After that gasp, their next collective thought was that the whole thing must have been a plot and Dominique Strauss-Kahn or DSK, as he is universally known here, must have been a victim of a dirty tricks campaign. In fact, some 57 percent of French people (and 70 percent of socialists) believe that he was done in by his opponents, quite possibly by President Sarkozy. 

It is not because French people are overly paranoid or cynical. There have been a number of spectacular dirty tricks cases and scandals in the last couple of decades. Clearstream and Bettencourt cases come to mind. Consequently, people here tend to see them as regular occurrences. And I think they are.

19 May 2011

Arab Spring - Part 2: Libya

What happened in Libya?

If my previously expounded hypothesis is correct and the Arab Spring is more than a series of spontaneous revolutions which required (a) material and logistic support from outside and (b) at least an active posture of non interference on the part of the armies, then Libya is a very interesting case.

The spark was fairly innocuous in Libya as well:
Inspired by pro-democracy uprisings across the Arab world, Libyan dissidents had planned a "day of rage" for Thursday, Feb. 17. On February 15, security forces arrested a prominent lawyer named Fathi Terbil, who had represented families of some of the 1,200 prisoners massacred by Libyan security forces at Abu Slim prison in 1996. Once released later that day, Terbil set up a webcam overlooking Benghazi’s main square, where some of the families had been protesting. With help from exiled Libyans in Canada and around the world, the video spread rapidly on the Internet.

Al Jazeera Arabic conducted a phone interview with Libyan novelist Idris al-Mesmari, who reported that police were shooting at protesters—and then the connection was lost. (Mesmari was reportedly arrested by Libyan authorities.) Shortly thereafter, thousands more began battling Qaddafi's troops, and hundreds are reported to have been killed.
So, in the span of a couple of days, a video being disseminated and an interrupted phone call led to full scale armed insurrection.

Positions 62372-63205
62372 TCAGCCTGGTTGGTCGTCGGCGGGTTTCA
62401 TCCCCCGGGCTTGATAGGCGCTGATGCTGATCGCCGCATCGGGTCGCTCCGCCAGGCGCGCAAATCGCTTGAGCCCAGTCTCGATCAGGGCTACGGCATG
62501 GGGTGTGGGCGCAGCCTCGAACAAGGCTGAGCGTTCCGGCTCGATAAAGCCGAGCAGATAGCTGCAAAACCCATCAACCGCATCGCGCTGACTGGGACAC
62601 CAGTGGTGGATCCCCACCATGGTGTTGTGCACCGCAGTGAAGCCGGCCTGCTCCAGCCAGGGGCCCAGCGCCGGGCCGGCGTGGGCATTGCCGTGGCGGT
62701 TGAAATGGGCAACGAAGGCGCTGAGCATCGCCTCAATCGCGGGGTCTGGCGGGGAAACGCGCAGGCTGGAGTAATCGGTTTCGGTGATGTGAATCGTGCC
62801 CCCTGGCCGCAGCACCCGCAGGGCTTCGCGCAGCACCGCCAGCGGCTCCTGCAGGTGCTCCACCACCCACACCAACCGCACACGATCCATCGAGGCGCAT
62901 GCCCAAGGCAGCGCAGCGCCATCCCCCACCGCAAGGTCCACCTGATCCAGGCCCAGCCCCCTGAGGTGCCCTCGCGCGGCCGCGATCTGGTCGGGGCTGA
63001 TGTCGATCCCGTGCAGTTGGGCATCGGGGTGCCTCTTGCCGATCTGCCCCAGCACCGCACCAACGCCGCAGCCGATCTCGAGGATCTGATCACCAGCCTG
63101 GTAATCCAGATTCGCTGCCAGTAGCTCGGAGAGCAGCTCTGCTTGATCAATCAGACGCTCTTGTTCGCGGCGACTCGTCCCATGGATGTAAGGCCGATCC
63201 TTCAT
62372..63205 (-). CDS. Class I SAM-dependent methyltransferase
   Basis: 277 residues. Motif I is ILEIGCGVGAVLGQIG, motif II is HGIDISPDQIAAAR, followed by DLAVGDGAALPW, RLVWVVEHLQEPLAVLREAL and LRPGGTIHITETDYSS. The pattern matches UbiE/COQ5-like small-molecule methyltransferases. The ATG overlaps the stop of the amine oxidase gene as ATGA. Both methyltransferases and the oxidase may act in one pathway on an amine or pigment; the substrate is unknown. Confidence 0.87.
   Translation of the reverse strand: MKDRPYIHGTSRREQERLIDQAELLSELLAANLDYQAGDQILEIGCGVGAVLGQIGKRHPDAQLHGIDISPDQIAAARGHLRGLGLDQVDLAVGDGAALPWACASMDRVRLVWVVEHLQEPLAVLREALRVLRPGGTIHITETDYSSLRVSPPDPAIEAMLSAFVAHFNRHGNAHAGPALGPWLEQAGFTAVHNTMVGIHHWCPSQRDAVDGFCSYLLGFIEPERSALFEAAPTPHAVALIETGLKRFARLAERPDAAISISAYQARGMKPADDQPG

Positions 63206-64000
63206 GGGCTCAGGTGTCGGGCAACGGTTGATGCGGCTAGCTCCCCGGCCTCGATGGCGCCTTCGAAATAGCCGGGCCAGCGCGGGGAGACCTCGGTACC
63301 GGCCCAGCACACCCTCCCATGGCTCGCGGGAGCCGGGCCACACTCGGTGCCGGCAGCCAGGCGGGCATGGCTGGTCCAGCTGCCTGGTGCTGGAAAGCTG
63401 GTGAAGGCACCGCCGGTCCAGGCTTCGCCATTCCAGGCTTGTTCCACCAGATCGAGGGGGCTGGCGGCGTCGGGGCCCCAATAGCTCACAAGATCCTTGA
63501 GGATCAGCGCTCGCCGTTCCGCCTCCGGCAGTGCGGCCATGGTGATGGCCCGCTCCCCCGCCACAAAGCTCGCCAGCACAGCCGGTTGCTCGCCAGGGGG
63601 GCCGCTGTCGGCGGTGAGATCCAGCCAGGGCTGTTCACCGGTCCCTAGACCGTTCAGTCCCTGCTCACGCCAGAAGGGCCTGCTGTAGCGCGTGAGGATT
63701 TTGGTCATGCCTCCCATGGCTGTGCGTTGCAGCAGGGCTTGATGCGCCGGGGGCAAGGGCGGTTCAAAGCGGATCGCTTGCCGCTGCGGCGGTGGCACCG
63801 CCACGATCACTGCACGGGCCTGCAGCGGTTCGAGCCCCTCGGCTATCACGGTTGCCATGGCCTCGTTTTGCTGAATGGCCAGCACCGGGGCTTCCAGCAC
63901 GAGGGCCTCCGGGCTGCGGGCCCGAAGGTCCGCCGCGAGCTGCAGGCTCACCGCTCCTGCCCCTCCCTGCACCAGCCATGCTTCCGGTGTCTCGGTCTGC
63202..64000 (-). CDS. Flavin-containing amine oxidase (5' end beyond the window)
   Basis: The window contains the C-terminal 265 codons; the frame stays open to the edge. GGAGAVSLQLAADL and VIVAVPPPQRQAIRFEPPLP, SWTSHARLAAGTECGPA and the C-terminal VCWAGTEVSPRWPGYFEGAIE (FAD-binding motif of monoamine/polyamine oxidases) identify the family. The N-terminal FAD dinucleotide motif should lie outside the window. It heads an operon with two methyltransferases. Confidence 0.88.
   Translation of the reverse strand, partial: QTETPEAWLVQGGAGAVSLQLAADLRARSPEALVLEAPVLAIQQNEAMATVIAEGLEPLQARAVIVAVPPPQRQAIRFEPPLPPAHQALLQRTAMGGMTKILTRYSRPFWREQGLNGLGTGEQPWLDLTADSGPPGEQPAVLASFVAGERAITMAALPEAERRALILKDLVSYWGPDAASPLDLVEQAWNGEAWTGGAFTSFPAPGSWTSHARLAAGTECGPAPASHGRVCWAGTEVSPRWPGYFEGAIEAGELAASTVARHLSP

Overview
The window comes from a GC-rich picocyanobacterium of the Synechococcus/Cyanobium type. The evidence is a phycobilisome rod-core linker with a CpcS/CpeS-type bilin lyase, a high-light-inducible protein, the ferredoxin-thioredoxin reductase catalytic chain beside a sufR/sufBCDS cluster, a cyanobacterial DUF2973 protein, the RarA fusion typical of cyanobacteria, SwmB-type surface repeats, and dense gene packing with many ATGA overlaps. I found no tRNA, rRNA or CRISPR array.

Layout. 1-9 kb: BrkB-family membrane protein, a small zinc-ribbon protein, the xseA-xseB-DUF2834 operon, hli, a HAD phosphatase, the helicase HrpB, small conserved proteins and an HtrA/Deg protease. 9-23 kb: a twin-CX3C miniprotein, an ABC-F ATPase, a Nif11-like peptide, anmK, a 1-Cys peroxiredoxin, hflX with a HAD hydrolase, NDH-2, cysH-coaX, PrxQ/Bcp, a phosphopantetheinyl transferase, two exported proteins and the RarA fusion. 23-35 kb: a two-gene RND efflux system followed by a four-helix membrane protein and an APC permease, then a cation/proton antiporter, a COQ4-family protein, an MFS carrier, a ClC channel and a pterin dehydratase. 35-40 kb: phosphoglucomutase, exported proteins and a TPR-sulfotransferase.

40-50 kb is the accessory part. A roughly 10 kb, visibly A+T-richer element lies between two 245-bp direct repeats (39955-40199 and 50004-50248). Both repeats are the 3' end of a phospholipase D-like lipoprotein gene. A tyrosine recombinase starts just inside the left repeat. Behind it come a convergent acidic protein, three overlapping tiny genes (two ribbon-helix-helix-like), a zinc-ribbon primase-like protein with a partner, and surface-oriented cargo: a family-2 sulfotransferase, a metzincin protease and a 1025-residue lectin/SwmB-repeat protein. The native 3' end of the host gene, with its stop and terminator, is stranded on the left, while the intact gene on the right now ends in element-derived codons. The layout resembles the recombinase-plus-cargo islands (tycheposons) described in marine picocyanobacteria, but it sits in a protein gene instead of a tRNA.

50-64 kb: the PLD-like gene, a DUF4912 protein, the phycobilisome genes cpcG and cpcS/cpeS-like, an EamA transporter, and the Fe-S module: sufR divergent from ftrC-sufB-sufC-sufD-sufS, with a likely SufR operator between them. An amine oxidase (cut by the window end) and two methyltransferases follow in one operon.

Unlike the Tunisian or Egyptian cases, it was not a case of the army waiting on the sidelines, trying to see where this will be going. It was more a case of large chunks of the army and the ruling classes deciding which side they were going to choose and significant numbers defecting right away. In the absence of a cohesive social order and well developed civil society, very few groups felt any allegiance to Qaddafi. So, it was not very unusual for ambassadors, ministers and army commanders to be defecting en masse. What was unusual was the timing. These people did not wait for a Rubicon moment, with a well organized rebel movement marching to Tripoli or something of that nature, they jumped ship right away.

08 May 2011

Arab Spring - Part 1: What If?

What if what took place in Tunisia, Egypt, Yemen, Libya and Syria was not a spontaneous and romantic uprising by techno-savvy young people in search for freedom and democracy.

What if it could be better explained by good old fashioned Real Politik: powerful states triggering, sponsoring and manipulating events for their own goals and objectives.

Since there is no way of proving that states acted for a specific reason, all we can do is to look at the actions of the actors involved, attribute them motives in line with those actions and see if that line of explanation is more plausible than the romantic scenario about Arab youth overthrowing entrenched authoritarian regimes upon discovering Gene Sharp and FaceBook.

To understand who the actors are and what they aim, let's first take a look at what happened in Tunisia and Egypt (and Yemen).  And see if that makes sense when we add, Libya and Syria.

The role of the armies

Whether my suspicions about a single suicide being semiotically charged enough to trigger such momentous and sustained events in several countries are warranted or not, the fact remains that once the uprisings were underway, in both Tunisia and Egypt, the governments, asked their armies to suppress the revolt and in both cases, the army refused to intervene.

In fact, in both countries (the Egyptian case is better known but it happened in Tunisia as well, the army went one step further and protected the protesters from thugs sent by the supporters of the regime.

Why did they not intervene?

It is well known that Egypt's army is the second largest beneficiary of the US foreign military aid. The US provides training, material and equipment and maintains very close ties to make sure that the army does not stray from the role that was assigned to it. For instance, the peace accord signed by Anwar Sadat (later dubbed the Cold Peace) would not have survived his assassination without the Egyptian army's full support. The army sided with the US and Mubarak and kept the Gaza frontier closed despite near universal disapproval of Egyptians.